Every company should have a strategy to record and collect data about their customers. It should not only determine what data points to capture, but how this data is used across marketing, sales, product, and services. This information should then allow you to better understand your customers and help your business.
In this blog post I want to talk about the three types of data that are essential to form this understanding of your customer and your product. What the key data points of each group are and why they are so important to your strategy. As well as examples of how you can use this data to drive decisions.
- Purchases and products
- Interest or preferences
- Contact information
These key data points that form the view of the customer as a person. Individual demographics like age, gender, location as well as product information of their purchases, subscriber preferences, or their average order value. It will tell you who your customer is and what they their interest are.
Profile attributes are extremely powerful for any data strategy as they are made mostly of first party data. This is data that you own or given to you directly by your customers. Most of these attributes are mostly static, specifically demographical data, that you don’t need to collect again.
Use these attributes for as part of a personalisation and segmentation strategy to increase engagement amongst your customers. Use key information to form relevant segments of your customers that can then be used across marketing and sales. Directing your marketing and products for a more personalised customer experience.
- Website or platform visits/usage
- Engagement; clicks, likes, opens, etc
- Call or email responses
- Frequency and reach
- Number and order of interactions
Data that you captured on any interaction an individual has with your business. Interactions such as using your product, exposure to your marketing, or contact with your staff. In marketing it can refer to the reach and effectiveness of your campaign, like the number of views, click through rates, and overall funnel conversion.
Behavioural data proves performance as well as informs future activities. This makes it crucial for any optimisation strategy on a micro and macro scale. By capturing data across channels and throughout their entire lifecycle, you can start optimising your customer’s experience from start to finish. One of the key benefits of collecting behavioural data is that it is usually done discreetly. This means optimisation through use of A/B or split testing can be accurately used, as your customers won’t know they’re being experimented on.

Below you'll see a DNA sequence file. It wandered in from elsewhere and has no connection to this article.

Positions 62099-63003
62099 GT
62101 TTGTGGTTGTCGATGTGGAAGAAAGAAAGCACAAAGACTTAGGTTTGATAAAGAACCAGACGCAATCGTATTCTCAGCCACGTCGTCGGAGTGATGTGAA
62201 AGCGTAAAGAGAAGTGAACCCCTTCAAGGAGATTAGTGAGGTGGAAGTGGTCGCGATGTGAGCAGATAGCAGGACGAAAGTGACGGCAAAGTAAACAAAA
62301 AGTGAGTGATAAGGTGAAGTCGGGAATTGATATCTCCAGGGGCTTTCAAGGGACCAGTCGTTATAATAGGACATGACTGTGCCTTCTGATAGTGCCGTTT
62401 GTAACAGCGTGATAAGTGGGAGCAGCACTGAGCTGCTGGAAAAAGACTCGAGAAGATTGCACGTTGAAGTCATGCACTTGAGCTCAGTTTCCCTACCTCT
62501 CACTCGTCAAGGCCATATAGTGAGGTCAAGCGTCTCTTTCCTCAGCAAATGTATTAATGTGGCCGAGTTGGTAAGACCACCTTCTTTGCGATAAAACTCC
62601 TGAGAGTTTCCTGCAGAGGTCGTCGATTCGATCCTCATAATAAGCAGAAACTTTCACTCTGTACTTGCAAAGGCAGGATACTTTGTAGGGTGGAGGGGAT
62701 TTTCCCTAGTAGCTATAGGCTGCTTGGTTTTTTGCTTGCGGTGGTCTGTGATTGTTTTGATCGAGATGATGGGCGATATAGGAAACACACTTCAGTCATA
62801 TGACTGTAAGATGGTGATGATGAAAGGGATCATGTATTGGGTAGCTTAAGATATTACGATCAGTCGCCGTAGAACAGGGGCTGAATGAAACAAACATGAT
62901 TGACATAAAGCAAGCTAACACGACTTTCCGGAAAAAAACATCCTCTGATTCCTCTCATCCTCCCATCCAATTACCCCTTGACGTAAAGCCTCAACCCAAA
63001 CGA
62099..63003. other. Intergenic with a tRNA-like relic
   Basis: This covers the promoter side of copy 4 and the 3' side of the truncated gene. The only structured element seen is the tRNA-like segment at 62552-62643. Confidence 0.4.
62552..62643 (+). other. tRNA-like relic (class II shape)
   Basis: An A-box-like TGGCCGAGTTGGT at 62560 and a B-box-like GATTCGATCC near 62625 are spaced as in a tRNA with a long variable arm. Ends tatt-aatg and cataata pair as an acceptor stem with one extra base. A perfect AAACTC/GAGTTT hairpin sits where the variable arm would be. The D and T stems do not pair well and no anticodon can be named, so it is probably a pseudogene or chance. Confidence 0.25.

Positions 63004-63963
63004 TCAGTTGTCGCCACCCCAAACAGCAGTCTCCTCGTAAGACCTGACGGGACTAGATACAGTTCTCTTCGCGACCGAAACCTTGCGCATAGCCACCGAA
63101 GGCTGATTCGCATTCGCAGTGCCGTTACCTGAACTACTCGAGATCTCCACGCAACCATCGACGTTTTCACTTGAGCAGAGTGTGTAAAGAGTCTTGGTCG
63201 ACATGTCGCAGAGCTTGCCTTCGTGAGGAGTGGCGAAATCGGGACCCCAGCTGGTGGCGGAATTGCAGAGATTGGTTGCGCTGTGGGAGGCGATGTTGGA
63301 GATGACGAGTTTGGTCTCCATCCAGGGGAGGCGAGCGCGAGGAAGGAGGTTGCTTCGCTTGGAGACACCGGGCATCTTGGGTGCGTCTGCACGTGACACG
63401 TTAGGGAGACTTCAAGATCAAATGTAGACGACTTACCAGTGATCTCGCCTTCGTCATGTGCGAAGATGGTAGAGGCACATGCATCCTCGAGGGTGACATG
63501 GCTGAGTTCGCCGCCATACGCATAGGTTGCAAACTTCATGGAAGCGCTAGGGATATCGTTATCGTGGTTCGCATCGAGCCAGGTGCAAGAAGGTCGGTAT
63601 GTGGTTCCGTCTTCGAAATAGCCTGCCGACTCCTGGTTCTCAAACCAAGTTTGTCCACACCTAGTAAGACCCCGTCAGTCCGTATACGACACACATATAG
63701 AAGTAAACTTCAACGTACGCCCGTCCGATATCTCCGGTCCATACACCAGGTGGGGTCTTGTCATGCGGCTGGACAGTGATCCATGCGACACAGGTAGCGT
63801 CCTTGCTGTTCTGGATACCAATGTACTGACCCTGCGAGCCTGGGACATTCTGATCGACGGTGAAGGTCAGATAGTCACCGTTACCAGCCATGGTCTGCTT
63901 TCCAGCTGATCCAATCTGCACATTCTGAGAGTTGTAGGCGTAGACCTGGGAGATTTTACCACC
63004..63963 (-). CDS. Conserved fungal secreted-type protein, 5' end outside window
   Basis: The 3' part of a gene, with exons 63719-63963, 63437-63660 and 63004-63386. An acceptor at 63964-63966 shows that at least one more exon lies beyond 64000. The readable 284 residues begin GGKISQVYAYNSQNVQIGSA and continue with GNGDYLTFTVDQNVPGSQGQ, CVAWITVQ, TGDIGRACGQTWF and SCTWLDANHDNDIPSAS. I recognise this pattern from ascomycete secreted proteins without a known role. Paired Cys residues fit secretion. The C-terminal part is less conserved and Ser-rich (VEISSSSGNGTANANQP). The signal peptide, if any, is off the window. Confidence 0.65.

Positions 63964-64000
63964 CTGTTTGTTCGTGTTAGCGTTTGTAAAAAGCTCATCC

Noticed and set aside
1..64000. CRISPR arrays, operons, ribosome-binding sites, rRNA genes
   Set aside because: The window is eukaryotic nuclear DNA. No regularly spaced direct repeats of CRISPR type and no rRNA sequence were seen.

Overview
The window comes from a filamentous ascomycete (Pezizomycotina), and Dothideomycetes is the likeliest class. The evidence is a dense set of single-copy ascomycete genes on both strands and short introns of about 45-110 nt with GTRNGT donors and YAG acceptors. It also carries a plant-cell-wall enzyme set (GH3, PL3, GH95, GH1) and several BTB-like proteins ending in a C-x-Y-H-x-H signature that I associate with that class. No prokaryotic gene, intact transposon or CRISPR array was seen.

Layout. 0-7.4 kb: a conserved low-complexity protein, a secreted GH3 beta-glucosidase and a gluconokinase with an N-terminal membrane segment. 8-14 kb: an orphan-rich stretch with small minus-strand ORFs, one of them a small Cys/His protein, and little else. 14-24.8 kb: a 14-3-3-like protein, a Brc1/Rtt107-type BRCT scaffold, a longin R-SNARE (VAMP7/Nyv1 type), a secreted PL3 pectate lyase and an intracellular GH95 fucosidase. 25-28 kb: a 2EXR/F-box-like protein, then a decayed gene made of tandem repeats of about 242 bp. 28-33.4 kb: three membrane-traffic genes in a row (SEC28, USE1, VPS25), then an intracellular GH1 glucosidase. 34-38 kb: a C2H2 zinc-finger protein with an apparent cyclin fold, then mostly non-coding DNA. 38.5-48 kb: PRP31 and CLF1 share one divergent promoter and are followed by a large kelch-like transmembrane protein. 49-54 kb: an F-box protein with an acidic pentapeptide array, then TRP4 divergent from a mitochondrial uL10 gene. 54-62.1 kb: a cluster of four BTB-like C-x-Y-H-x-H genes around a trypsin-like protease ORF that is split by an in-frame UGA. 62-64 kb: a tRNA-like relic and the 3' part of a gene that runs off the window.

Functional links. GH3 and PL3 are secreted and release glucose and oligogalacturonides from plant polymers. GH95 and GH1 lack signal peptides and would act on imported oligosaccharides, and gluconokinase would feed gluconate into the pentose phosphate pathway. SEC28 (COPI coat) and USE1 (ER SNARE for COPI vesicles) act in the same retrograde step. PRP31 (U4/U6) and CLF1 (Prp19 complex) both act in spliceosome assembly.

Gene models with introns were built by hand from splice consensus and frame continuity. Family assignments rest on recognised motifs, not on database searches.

But above all else behavioural data is key to any attribution model you use. Knowing your customer interactions across different channels and devices creates a single unified history of the customer’s journey. And ultimately, where you should spend your money within that journey to deliver results.
- Recency of events
- Dates of purchase or subscription
- Transaction time, date that data was captured
- Date of change of data
- First and last touch
Unlike the other two types of data, temporal attributes are actually applied across all the data you have. It includes the date you captured that information as well as date values such as a customer’s birthday, or date of sale. It can also include when data is changed within your records, which is important in creating a history of your customer.
This makes temporal attributes important not just in forming a view of your customer now, but in a view of their past and future. As such Temporal attributes are the key data that is used in marketing automation. Used to trigger certain events such as marketing messaging after an expression of interest, but also to predict when these actionable periods will occur.